What is the School of Golf Architecture?
Three years ago, Fried Egg founder Andy Johnson wrote a series of articles called Golf Course Architecture 101. Readers seemed to enjoy it, so we’ve recently been brainstorming ways to revisit the concept from a different angle.
Right on cue, we received a direct message on Twitter from Jamie Kennedy, who works for GolfTV. Basically Jamie said, “Hey, you guys should do short podcast episodes explaining the basics of golf architecture.” And immediately we thought, “Yeah, we probably should!” (Thanks, Jamie.)
We’re calling this new series the School of Golf Architecture. Think of me as the student: I’ll do some research, talk to some experts, and report my findings back to you. Each podcast installment will cover a single topic and have an interview bookended by opening and closing thoughts from me. We’ll also create posts—like this one—to accompany the episodes. Our goal is to make the discussion accessible to those who don’t know much about golf architecture yet interesting for those who know a lot.
Check out the first pod here (or just continue reading, or do both!):
The front nine at Perry and Press Maxwell's Prairie Dunes. Photo credit: Andy Johnson
Usually, an introduction to golf architecture would begin with a discussion of land: soil types, topography, geography, etc. These are important things to understand, and we will address them in Part 2, but I’d like to start by talking about the related but separate notion of place.
It’s tricky to define “place,” or to distinguish it from similar concepts like “land” or “site” or “space.” Entire books have been written on that subject—entire rows of books, in fact.
For now, though, we can keep it simple. Let’s define a place as a segment of space where life occurs. So golf courses, among other things, are places. They’re built and traversed by humans, and as a result they take on a kind of identity, or what we colloquially call a “sense of place.”
That phrase, “sense of place,” has become overused and stale today, but it’s rooted in an idea that dates back to ancient civilization. I’m talking about genius loci, which in Roman mythology referred to the guardian spirit of a place. Eventually the term evolved into a general way of describing a location’s prevailing atmosphere, its unique feel—derived not only from its sights and sounds and smells, but also from its community, history, and common uses.
All of this might sound a bit abstract and academic, but it’s just an attempt to put words to an instinctive, even visceral experience. Think of what it’s like to return to your childhood home, or to the main street in your college town, or to the golf course where you learned the game. That feeling you get, the one that lodges itself in the back of your throat, can be understood as your attachment to the spirit of that place.
Certain golf courses are better than others at cultivating those attachments between golfer and genius loci. Some are highly ranked: Prairie Dunes, Sand Hills, Cypress Point. But many others are lesser-known, possessing a lived-in sense of place that comes from simple design and maintenance: Pacific Grove in California, or Grindstone Neck in Maine, or Augusta Wind in Nebraska, or the homemade links of Great Britain and Ireland. While these courses may not excel in every aspect of golf architecture, they are alluring, and we need a vocabulary for describing why. As I’ve discovered recently, the vocabulary of place-based design is well suited to the task.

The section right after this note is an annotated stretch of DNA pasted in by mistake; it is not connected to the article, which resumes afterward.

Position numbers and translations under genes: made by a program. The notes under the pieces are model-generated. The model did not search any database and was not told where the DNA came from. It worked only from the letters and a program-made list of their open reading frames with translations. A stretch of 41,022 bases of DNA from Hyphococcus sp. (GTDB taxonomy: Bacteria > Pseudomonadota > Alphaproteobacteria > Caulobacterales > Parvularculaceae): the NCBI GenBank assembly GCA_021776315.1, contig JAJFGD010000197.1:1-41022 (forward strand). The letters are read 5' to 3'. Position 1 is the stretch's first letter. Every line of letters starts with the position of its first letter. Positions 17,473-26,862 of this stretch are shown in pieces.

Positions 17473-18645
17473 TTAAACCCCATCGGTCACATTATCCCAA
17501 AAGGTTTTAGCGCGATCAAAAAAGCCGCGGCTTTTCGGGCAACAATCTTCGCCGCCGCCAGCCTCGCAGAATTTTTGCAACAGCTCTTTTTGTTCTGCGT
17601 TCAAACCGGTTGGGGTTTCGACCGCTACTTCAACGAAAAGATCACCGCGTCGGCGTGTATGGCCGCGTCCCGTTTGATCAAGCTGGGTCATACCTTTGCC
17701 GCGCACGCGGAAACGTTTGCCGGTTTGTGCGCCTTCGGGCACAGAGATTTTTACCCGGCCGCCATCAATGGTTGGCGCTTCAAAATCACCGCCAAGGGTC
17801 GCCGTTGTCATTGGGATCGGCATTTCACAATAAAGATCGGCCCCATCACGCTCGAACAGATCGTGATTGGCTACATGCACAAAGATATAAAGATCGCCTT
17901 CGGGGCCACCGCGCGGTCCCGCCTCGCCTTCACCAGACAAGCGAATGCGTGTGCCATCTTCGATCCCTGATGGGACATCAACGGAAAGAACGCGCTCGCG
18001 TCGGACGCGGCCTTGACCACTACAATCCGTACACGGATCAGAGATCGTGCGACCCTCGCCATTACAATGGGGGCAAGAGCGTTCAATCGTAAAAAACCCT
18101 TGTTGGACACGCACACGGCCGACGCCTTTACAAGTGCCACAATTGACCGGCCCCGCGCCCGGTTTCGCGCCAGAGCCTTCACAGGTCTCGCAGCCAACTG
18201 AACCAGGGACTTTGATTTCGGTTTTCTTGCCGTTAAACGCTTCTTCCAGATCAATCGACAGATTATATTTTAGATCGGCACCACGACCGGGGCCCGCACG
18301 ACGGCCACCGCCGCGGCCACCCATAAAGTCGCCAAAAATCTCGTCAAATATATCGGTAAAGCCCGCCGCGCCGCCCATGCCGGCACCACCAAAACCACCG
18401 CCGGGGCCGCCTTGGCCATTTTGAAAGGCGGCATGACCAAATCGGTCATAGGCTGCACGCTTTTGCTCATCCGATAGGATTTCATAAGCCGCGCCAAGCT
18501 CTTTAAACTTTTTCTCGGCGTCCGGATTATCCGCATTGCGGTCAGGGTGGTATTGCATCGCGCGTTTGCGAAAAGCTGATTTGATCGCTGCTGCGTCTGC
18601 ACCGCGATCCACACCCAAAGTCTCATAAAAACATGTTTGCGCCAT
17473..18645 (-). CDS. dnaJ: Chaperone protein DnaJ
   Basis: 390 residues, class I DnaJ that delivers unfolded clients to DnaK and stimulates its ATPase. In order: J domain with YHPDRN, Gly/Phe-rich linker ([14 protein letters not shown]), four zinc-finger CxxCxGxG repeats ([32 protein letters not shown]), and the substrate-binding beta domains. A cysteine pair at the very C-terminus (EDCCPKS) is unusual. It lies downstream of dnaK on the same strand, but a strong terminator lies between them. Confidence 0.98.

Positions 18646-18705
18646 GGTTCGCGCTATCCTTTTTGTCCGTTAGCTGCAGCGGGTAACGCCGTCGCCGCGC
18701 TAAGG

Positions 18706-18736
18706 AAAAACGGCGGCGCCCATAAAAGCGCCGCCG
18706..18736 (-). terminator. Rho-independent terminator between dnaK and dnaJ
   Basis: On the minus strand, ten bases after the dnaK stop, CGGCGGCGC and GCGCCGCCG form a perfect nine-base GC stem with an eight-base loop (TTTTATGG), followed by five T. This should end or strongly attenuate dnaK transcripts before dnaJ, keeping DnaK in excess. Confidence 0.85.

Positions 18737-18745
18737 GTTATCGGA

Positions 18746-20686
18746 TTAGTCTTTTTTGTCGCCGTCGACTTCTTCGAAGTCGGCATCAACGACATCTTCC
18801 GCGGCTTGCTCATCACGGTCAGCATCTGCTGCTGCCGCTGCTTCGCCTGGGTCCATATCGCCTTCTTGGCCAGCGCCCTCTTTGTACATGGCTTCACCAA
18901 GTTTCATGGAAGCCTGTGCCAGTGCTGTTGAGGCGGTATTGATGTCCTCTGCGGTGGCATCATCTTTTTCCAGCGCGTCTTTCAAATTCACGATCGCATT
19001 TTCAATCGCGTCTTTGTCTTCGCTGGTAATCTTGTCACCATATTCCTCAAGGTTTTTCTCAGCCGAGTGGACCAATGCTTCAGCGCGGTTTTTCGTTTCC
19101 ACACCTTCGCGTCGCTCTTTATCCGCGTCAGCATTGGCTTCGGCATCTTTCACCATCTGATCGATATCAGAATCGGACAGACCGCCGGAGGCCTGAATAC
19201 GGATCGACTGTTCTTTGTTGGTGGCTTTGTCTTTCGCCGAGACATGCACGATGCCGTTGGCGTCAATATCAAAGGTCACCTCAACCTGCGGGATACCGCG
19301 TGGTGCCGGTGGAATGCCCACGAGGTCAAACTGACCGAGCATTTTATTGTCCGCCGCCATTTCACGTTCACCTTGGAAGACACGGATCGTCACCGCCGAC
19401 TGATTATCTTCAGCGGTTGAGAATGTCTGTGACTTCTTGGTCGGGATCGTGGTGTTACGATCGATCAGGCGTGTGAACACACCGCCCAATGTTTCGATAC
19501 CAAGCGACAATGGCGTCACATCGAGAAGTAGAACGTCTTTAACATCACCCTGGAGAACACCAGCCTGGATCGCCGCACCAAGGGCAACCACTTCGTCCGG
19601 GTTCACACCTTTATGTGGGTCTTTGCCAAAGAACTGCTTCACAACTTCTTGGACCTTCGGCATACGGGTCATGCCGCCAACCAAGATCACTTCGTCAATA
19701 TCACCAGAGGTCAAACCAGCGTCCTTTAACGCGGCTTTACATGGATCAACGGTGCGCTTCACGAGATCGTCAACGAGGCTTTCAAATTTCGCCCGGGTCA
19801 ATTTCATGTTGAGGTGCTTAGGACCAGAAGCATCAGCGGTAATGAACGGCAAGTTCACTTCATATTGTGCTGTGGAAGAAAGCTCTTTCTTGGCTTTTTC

The term comes to us from the field of landscape architecture, but I found out about place-based design from Blake Conant. A Nebraska-based golf architect and builder, Blake owns the firm Dundee Golf and has worked with Tom Doak and Todd Eckenrode. As he puts it on his website, place-based design “explores the connection between the natural and built environments and finds ways to integrate the two together. It requires immersing oneself into the setting, studying its surrounding landforms, soil, existing vegetation, culture, community, and history to reveal the sites’ maximum potential.”
To learn more about these ideas, and generally about how the concept of place figures into golf architecture, I gave Blake a call.
The 9th and 18th holes at Mike Strantz's Bulls Bay. Photo credit: Andy Johnson
Highlights from the interview with Blake Conant
On how animals provide clues for place-based design:
Even if it’s not humans, if it’s just animals that occupy it, that could be a place. One of the cool things to start to look at is circulation and how animals moved around on the site before. Bill Coore has talked about that a lot, where he tries to find little rabbit tracks or sheep tracks to inform his routing—because if they’ve already figured out the easiest way to get around this place, then that should certainly inform how I want the golf course to function and circulate.
On the process behind place-based design:
I think a lot of that is spending time on site and doing your site analysis. If you’re trying to learn more about the place, it ultimately means you’ve got to spend a little more time, not only on site, trying to find the cool things about it—the way the way water works, the way it reacts during storms, things like that—but then also what’s the surrounding area like? What are the offsite influences? Who are the people that have used this space before? What are the towns or the people around it?